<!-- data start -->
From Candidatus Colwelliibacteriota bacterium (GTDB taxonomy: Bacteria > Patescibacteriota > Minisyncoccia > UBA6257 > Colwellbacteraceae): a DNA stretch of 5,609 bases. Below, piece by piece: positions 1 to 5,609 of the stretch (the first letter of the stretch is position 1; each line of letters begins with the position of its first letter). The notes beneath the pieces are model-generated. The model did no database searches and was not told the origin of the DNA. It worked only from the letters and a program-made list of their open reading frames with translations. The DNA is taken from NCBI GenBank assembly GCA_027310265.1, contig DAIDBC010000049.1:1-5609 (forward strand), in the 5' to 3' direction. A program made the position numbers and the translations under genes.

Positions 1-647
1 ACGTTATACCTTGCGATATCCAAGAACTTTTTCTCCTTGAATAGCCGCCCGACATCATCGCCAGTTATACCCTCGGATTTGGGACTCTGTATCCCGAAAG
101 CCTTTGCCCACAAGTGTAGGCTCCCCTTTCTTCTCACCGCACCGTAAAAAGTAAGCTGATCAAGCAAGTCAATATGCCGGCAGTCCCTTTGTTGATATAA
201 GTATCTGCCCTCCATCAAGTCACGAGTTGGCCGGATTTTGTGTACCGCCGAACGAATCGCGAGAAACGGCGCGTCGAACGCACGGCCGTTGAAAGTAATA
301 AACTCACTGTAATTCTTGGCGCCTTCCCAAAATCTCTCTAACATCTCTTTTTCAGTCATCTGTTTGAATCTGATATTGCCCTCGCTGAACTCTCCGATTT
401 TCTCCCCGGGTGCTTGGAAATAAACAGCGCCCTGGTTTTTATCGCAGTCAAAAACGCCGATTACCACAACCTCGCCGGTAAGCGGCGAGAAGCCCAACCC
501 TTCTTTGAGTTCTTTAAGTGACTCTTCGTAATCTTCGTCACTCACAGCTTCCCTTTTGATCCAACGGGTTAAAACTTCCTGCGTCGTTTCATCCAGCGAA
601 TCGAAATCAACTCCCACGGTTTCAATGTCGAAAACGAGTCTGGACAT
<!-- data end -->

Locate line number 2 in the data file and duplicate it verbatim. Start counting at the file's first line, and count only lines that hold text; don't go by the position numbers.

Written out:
Positions 1-647